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EU In Vitro Diagnostic Medical Devices Regulation

In Vitro Diagnostics Medical Devices in the EU are regulated by the (IVDR) In vitro diagnostics Regulation which replaces the In vitro diagnostics medical device directive - 98/79/EC , coming into full application in May 2022. In Vitro Diagnostics Medical devices must comply with the MDR in order to obtain a CE marking certification and be sold on the EU market.

In Vitro Diagnostics Medical Device Regulation (IVDR)

  • Revised the laws governing IVD devices to ensure a robust, transparent, and sustainable regulatory framework and maintain a high level of safety, while supporting innovation. The new regulation takes on a life-cycle approach to IVD device regulation.

  • Further involvement of Notified Bodies; with the new re-classification according to risk, it is estimated that at least 85% of IVD devices will need to undergo review by Notified Bodies instead of 15% of IVD devices under the IVDD.

  • For IVD devices to be certified, a Quality Management System (QMS) must be implemented. Many companies use the ISO13485 in their QMS implementation since it is the only QMS standard on the EU harmonized list.

  • In addition, a system for risk management must be established, documented, implemented, and maintained. The state-of-the-art standard for risk management systems is the EN ISO 14971.

  • The new regulation will also tighten requirements for clinical evidence and conformity assessment to strengthen pre-market approval of IVD devices. Clinical evidence for a device shall cover the elements of scientific validity, analytical performance, and clinical performance which demonstrates that the intended clinical benefit or benefits and safety will be achieved according to the state of the art in medicine and in conformity with the general safety and performance requirements.

  • Manufacturers of the IVD device will have to draw up and keep up to date technical documentations of the IVD device. All technical documents shall cover each part of a product’s lifecycle, including:

    • Design, manufacture, installation, preparation for use, verification before use, usage, maintenance, calibration, elimination, and post-market surveillance (PMS) plan.

    • Manufacturers must also have systems in place to cover their financial responsibility for harm caused by defective devices.

  • To improve the traceability of medical devices a unique device identification (UDI) shall also be implemented. This will enable more quick and efficient recall of IVD devices that has been discovered to have potential safety risks. In addition, information on devices and studies being made public such as on the European Database for Medical Devices (EUDAMED).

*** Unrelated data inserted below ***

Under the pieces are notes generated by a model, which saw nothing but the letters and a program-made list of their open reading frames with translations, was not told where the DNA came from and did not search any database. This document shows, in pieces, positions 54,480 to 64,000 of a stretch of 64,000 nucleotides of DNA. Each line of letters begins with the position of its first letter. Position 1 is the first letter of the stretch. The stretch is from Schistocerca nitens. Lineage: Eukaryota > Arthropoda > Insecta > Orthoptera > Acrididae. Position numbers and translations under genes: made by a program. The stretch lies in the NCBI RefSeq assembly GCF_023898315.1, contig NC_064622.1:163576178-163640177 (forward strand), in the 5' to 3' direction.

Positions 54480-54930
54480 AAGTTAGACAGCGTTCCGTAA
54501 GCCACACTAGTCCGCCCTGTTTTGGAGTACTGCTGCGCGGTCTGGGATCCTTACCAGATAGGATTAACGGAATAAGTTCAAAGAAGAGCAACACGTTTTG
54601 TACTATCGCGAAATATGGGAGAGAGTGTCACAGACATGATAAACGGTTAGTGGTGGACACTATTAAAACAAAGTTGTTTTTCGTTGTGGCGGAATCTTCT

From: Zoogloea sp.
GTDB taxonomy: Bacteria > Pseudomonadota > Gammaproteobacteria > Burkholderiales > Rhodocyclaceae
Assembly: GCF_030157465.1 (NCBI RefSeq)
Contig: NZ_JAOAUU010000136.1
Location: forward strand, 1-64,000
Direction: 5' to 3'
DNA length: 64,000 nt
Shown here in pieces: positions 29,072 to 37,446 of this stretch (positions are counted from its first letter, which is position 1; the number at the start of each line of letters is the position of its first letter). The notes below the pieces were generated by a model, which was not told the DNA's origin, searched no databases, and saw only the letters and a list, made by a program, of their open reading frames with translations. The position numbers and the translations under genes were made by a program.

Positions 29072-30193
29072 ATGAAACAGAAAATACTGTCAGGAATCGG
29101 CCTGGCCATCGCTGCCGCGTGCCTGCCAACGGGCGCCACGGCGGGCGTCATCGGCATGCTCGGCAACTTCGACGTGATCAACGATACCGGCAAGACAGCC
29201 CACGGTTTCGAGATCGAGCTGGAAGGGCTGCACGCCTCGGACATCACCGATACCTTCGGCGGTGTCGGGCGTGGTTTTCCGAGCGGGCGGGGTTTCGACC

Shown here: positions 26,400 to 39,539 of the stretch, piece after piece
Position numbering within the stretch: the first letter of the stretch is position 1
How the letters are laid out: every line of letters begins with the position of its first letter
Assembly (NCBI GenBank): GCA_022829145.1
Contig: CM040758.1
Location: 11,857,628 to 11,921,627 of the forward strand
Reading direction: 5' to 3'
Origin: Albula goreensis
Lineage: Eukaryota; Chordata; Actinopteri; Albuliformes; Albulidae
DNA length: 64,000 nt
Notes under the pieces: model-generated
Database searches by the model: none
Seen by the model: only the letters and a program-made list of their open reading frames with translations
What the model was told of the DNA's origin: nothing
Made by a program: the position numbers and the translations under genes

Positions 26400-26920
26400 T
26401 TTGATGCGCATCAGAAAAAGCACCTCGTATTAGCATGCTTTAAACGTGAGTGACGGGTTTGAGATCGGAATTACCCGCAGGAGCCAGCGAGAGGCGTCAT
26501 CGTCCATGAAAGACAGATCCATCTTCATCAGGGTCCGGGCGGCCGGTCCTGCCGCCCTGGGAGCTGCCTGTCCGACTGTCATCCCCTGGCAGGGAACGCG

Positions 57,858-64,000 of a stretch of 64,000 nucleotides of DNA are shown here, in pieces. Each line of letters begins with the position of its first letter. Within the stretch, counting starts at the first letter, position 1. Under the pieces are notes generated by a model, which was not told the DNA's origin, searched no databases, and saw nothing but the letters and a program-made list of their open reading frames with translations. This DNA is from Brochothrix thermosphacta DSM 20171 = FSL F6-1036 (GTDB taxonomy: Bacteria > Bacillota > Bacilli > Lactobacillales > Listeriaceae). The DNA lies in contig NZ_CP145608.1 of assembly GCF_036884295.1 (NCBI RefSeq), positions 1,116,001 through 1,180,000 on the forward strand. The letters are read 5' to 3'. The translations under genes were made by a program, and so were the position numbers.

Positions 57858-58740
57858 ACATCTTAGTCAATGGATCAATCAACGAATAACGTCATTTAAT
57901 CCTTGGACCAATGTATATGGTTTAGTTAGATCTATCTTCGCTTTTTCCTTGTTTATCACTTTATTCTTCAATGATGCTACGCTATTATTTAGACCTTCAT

• In the new life-cycle approach, there will be requirements relating to post-market surveillance, market surveillance, vigilance, and the registration of economic operators and devices.

Scope and definition of In Vitro Diagnostic Devices

  • ‘In vitro diagnostic medical device’ refers to any medical device which is a reagent product, calibrator, control material, kit, instrument, apparatus, piece of equipment, software or system, whether used alone or in combination, intended by the manufacturer to be used in vitro for the examination of specimens, including blood and tissue donation, derived from the human body, solely or principally for the purpose of providing information on one of more of the following:

    • Concerning a physiological or pathological process of state

    • Concerning congenital physical or mental impairments

    • Concerning the predisposition to a medical condition or disease

    • To determine the safety and compatibility with potential recipients

    • To predict treatment response or reactions

    • To define or monitor therapeutic measures

  • Companion diagnostics were included in the new scope of IVD devices, where it was not included previously under the IVDD.

In Vitro Diagnostics Medical Device risk classification

  • The new rule-based risk classification system is more flexible than the list-based system it replaces, allowing the IVDR to better keep pace with technological progress and the need to address emerging medical conditions.

  • The risk classification of a device is determined by its intended purpose and takes into consideration not only the risk to the individual but also the risk to public health.

  • The IVDR has laid out 7 rules to determine the risk classification of medical devices into the following 4 classes:

    • A: low individual risk and low public health risk

    • B: moderate individual risk and/or low public health risk

    • C: high individual risk and/or moderate public health risk

    • D: high individual risk and high public health risk.

  • Class A devices will be self-certified by their manufacturers unless they are sold as sterile. Devices in Classes B, C and D will require conformity assessment by a Notified Body.


[1] ec.europa


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